Editor’s note: This article has been updated to reflect the number of people who spoke in open comment.
In order to live over occupied in Boulder, Aidan Cook said he legally adopted some of his housemates.
“This solution is not practical for everyone,” Cook said in open comment during Tuesday’s Boulder City Council meeting. “Residents of Boulder deserve the same safety, security and peace of mind in our housing that we have.”
Currently, in most areas of Boulder, no more than three unrelated people are allowed to live together.
Bedrooms Are For People, a ballot measure that failed in the recent municipal election, would have relaxed the city’s occupancy limits to allow all housing units to be occupied by a number of people equal to the number of legal bedrooms, plus one additional person per home, provided relevant health and safety codes are met.
Although the measure was unsuccessful with 52% voting in opposition, campaign organizers and activists are continuing to push for reform in Boulder. About a dozen people spoke in open comment, urging the council to consider suspending enforcement of the city’s occupancy restrictions while it evaluates longer-term solutions.
And with a new City Council, six of whom endorsed Bedrooms, it appears there may be support for doing so. In a couple of weeks, Boulder City Council will look for a nod of five to suspend enforcement while occupancy reform work is ongoing.
Activists with the Bedrooms campaign requested an immediate nod of five, though Mayor Pro Tem Rachel Friend argued it would be more appropriate procedurally to schedule the nod of five in an upcoming meeting.
Councilmember Bob Yates agreed and suggested a public hearing.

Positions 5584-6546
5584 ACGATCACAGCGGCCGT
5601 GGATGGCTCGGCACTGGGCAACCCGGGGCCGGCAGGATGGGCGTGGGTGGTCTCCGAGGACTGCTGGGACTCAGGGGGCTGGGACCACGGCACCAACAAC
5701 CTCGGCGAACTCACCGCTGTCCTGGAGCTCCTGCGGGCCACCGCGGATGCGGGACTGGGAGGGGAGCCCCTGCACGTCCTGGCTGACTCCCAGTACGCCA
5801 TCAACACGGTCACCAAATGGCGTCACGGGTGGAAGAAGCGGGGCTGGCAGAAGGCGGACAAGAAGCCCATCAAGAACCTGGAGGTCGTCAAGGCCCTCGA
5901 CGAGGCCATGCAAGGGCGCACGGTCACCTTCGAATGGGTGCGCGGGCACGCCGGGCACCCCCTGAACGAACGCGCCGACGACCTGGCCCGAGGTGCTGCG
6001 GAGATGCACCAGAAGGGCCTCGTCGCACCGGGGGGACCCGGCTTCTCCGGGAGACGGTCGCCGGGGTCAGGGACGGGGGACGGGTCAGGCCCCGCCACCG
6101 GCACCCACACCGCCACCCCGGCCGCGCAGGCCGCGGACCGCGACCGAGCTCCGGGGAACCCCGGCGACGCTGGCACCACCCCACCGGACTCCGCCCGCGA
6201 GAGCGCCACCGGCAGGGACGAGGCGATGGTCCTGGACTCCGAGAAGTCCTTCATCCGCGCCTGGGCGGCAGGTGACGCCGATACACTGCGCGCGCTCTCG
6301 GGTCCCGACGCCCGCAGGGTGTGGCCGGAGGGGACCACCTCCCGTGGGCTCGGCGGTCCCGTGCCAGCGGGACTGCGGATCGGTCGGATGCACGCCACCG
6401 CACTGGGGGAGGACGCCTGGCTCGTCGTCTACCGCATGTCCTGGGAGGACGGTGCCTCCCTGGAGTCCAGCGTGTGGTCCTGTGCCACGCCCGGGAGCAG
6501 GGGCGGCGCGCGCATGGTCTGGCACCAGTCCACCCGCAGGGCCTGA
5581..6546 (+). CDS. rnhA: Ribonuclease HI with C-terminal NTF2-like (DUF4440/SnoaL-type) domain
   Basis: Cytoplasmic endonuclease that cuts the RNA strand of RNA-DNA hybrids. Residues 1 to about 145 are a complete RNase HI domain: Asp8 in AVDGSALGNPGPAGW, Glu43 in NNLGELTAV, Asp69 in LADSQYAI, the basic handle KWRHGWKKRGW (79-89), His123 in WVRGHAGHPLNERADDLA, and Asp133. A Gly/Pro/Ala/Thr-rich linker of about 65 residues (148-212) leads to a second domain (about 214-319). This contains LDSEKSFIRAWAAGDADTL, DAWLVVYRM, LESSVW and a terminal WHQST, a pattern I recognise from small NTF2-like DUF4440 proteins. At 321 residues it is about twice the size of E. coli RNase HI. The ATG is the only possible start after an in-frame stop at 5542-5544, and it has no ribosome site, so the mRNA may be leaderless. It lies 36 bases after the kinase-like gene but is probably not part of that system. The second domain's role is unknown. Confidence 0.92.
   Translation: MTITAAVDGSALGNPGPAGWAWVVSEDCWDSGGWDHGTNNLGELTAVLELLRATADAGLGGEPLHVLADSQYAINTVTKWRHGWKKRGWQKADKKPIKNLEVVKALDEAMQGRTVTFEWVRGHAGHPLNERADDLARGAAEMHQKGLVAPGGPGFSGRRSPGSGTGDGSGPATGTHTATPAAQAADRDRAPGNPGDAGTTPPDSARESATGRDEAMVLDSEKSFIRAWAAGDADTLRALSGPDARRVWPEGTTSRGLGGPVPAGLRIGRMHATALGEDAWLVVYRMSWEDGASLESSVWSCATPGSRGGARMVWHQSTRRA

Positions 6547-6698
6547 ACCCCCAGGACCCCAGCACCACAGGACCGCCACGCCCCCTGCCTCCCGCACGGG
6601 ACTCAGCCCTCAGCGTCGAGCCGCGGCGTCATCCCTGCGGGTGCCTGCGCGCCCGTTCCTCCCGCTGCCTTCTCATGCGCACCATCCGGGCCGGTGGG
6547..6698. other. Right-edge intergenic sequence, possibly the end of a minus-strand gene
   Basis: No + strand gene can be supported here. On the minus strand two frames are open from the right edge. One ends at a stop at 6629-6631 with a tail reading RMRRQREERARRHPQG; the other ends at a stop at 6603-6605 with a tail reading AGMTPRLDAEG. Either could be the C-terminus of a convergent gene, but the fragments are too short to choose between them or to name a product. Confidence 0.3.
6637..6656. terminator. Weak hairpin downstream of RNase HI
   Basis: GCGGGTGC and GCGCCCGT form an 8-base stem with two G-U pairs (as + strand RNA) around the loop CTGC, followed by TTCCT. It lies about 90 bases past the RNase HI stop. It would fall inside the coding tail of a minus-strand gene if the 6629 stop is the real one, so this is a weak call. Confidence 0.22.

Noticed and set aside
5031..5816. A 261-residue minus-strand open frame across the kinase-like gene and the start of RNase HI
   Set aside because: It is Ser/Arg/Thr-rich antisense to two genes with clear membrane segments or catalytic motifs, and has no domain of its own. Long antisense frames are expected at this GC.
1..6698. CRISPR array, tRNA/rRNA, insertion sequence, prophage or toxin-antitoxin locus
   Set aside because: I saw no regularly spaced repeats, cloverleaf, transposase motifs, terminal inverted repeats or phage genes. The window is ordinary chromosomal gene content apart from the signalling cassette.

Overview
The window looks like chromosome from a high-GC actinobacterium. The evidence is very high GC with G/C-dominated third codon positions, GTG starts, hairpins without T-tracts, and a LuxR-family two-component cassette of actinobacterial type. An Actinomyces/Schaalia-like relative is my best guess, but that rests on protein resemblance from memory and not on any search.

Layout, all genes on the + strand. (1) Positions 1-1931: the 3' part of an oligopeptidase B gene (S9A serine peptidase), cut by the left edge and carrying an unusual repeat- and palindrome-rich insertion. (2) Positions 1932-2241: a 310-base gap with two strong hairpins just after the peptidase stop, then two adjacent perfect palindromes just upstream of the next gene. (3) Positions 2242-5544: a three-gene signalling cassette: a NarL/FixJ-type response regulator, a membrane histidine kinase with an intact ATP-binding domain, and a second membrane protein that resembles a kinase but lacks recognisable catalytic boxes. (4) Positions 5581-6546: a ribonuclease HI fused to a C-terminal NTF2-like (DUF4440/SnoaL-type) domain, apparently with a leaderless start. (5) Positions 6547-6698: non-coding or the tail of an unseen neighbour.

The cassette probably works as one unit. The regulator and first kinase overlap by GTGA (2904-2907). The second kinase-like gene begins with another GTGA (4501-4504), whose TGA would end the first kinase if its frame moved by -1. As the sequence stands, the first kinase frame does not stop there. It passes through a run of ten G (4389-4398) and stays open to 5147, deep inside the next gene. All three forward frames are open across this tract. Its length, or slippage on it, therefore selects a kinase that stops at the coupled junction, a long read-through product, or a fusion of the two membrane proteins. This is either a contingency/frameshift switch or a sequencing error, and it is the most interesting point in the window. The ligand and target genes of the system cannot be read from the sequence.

However, Friend noted there was no hearing when she previously suggested a discussion on suspension of occupancy limit enforcement because of the coronavirus pandemic.
“(At that time) I was just requesting a nod of five and that’s what I would request again,” she said. “Not an elaborate public hearing but just that we have time to hear from staff and people can email us or sign up for open comment.”
Ambika Kamath, another Bedrooms supporter, also pushed for the city to stop enforcing its occupancy restrictions until other solutions can be implemented.
“In the current climate of fear around enforcement against over occupancy, I worry that it’s going to be very hard for council to collect data to truly understand the negative impact of our harsh occupancy laws on the current residents of Boulder,” she said.
Opponents of Bedrooms Are For People did not speak during Tuesday’s meeting but have previously expressed concerns about the effect of relaxing occupancy limits on noise and traffic and the potential of investors purchasing single-family homes to turn them into dormitories.
While opponents might be interested in different solutions than supporters, they also have said they support working collaboratively with staff and supporters moving forward.
“We look forward to working with the Bedrooms Are for People supporters and the new City Council to create an ordinance that will guarantee greater access to housing that will be both affordable and respectful of our established neighborhoods,” Lisa Spalding said in an earlier statement provided to the Camera. “The process will include professional guidance from the Planning Department staff and robust community participation.”
Before Tuesday’s discussion concluded, Councilmember Tara Winer asked whether the failure of the ballot measure would impact how the city might proceed with discussions about occupancy. However, City Manager Nuria Rivera-Vandermyde said she wasn’t sure there would be a correlation.
“Clearly, we’ve heard from the comments … that there is an interest in moving forward for a variety of reasons,” she said. “It is up to the council body in terms of policy direction that they want to give staff as we move forward.”